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bullying

When Hannah Combs, a freshman at Harker Heights High School in Texas, attended school on September 14, she had no idea that her life would soon be changed forever. When she met up with her friends outside the building, she was chatting with them when a boy suddenly came up behind her and poured super glue all over her head, getting it all over her hair and her scalp. “It instantly started burning,” Hannah told KDH News. “It felt like my head was on fire. It was horrible.”

One of Hannah’s friends called up her parents while Hannah went to the nurse, barely able to speak through the pain. Christian Grimmer, Hannah’s father, arrived at the scene, and instantly became (understandably) furious: The school had done practically nothing. The boy wasn’t taken into custody, despite the fact that they knew who he was; they only took him to the office after Christian threatened to call 911 — and the assistant principal dismissed his anger, getting into his face and saying “take that attitude elsewhere.”

It turned out that Hannah was feeling such intense pain because of chemical burns on her scalp, which they only discovered after taking her to the doctor later that day. She had to get her head shaved, and the pain didn’t go away for days — in fact, she says her head is still sore to this day. “I realized I lost my favorite thing about me. I loved my hair,” Hannah told KDH News. “My hair was the only thing I liked about myself, honestly. I lost it for no reason.”

Hannah’s parents didn’t feel safe having the boy in her classes, and they wanted him transferred elsewhere. But when they tried contacting the school superintendent, John Craft, they got nothing. They then spoke to the board and received a call from the assistant director of student support services, but the superintendent never contacted them. “Apparently this guy that we pay hundreds of thousands of dollars to does not see the need to get involved. Then why do we need him?” Christian told KDH News. “If they are going to have assistants, that’s fine. Then we don’t need a superintendent. You would think the superintendent’s priority would be school safety, but it is not any of his concern because he will not return any calls.”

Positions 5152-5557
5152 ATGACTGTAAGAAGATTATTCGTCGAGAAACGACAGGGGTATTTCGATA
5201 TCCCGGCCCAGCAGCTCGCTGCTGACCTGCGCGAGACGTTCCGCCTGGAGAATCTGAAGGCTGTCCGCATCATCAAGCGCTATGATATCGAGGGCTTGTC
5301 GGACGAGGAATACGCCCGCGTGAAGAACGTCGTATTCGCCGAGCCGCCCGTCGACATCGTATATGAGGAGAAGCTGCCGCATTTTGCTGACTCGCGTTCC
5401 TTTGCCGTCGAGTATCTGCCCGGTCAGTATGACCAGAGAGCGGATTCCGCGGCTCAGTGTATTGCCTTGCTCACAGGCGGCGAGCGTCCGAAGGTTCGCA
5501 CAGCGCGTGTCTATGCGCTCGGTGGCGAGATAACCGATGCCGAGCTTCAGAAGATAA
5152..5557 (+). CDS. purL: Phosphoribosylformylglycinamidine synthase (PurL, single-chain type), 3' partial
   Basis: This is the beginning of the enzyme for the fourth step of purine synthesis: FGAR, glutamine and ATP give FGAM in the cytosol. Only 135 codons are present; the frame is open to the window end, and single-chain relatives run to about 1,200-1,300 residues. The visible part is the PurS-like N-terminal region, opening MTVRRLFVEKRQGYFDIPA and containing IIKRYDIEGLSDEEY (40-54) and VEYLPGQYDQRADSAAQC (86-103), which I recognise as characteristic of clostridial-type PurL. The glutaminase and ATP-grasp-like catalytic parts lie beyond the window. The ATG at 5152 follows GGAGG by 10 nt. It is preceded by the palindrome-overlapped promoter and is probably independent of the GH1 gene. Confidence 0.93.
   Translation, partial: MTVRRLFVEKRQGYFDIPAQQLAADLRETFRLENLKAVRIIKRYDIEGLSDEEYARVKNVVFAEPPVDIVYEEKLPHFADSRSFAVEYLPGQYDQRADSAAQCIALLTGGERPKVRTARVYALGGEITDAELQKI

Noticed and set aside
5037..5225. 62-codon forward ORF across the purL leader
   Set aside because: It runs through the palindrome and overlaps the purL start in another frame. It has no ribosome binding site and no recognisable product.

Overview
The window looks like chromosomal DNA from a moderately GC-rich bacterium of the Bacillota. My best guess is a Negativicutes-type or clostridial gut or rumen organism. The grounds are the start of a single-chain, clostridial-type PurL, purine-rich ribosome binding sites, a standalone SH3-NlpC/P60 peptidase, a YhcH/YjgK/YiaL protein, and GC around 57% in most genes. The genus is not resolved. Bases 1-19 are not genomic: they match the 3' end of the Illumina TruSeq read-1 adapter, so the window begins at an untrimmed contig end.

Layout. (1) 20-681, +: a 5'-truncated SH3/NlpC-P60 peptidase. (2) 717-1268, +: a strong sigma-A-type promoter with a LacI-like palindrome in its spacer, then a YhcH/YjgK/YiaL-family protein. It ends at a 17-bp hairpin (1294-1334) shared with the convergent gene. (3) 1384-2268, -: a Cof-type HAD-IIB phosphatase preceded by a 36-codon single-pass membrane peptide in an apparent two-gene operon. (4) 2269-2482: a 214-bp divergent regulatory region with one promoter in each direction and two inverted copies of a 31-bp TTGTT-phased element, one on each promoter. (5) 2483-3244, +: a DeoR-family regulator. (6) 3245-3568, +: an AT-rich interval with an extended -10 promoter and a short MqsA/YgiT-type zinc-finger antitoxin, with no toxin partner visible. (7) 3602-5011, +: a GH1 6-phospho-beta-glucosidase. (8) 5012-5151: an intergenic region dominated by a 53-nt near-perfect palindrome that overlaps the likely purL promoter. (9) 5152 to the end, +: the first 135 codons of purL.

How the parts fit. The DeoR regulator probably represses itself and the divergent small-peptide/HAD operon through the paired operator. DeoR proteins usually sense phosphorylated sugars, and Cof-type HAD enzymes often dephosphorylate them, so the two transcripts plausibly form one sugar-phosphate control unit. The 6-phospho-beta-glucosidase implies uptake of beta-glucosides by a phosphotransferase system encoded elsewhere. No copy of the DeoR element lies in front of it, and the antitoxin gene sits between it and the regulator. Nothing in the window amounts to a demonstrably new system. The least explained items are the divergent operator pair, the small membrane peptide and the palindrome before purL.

The school issued a statement to KDH News:

The boy was given in-school suspension, but he returned to class. . . to Hannah’s class. Hannah became so anxious having the boy in her class that she called her father and asked to go home. But when Christian showed up, the principal told him to leave, and he was even given a trespassing warning; they only told him they’d change the boy’s schedule when Christian pulled Hannah out of school that day. “I’m not going to pull my daughter out and uproot her from her life because of what this kid did to her,” Christian Grimmier said. “That child that did this to her, uproot his life. He gave up the opportunity to go to Harker Heights when he committed the act. . . they are not being proactive; they are being reactive.”

When Jessica, Hannah’s mother, took to Facebook to describe the incident and post pictures of Hannah’s hair, it got thousands of likes from across the nation, which prompted Jessica to create a Facebook page entitled “Justice for Hannah.” The page has received over 25,000 likes and implores its followers to “be the voice against bullying.”

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